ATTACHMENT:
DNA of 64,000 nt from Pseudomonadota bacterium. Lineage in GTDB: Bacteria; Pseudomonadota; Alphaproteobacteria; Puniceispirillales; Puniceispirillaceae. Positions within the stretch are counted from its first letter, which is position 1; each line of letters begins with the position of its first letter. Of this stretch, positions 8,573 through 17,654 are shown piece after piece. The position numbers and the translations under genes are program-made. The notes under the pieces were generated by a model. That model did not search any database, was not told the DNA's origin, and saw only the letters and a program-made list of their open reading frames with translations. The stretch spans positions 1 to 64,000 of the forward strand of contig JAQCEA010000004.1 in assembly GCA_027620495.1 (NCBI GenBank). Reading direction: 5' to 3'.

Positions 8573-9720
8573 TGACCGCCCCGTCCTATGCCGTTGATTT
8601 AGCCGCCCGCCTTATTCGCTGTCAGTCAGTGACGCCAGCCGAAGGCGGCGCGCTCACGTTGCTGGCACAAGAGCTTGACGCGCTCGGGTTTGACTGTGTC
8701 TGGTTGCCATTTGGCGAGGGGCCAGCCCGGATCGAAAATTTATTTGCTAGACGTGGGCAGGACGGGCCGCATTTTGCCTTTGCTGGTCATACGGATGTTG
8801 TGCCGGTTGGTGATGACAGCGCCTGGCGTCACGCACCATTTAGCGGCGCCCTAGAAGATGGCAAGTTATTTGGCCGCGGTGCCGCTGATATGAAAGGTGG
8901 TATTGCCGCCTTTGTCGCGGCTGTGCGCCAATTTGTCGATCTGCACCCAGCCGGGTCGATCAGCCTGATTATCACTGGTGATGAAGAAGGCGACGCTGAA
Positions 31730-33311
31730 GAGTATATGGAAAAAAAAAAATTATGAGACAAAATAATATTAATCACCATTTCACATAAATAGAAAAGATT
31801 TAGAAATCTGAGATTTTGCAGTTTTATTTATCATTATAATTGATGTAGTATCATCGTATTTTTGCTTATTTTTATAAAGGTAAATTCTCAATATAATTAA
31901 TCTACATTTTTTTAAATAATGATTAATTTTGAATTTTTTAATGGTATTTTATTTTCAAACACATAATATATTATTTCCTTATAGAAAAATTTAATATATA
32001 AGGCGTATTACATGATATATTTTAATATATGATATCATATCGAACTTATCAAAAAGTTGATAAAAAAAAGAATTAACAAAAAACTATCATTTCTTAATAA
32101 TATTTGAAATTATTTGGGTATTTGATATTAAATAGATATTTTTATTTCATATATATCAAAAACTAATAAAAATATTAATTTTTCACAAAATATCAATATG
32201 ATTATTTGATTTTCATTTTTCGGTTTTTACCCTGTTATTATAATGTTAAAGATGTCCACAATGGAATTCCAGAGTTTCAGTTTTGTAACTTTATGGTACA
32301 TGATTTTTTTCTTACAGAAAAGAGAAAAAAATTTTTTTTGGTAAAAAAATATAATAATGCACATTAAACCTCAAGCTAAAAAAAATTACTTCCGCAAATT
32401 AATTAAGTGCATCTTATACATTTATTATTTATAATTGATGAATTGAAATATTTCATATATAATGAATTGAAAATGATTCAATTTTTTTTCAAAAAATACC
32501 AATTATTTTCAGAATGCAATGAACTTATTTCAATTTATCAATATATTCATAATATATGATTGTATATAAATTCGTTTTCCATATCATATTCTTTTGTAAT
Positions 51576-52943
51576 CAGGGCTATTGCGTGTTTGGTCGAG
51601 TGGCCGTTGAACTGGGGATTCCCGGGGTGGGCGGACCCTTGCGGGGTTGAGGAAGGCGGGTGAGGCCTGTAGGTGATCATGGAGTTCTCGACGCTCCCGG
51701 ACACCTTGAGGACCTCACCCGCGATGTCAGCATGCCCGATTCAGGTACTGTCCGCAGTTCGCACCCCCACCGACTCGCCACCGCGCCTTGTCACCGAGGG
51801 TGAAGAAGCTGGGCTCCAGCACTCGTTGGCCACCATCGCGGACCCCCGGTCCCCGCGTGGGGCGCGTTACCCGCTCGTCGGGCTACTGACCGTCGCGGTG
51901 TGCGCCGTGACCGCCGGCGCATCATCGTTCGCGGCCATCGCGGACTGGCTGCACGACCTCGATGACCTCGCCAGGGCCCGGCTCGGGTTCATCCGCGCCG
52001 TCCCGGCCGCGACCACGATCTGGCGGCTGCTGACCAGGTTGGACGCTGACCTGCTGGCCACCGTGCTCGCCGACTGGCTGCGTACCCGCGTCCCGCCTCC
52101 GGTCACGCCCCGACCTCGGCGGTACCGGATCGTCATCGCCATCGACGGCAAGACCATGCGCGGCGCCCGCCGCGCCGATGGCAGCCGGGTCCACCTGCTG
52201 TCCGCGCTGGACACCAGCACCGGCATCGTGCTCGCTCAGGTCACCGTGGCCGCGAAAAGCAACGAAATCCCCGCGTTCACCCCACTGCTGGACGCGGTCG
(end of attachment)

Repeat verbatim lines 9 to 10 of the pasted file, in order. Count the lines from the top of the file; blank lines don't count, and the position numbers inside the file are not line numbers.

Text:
31730 GAGTATATGGAAAAAAAAAAATTATGAGACAAAATAATATTAATCACCATTTCACATAAATAGAAAAGATT
31801 TAGAAATCTGAGATTTTGCAGTTTTATTTATCATTATAATTGATGTAGTATCATCGTATTTTTGCTTATTTTTATAAAGGTAAATTCTCAATATAATTAA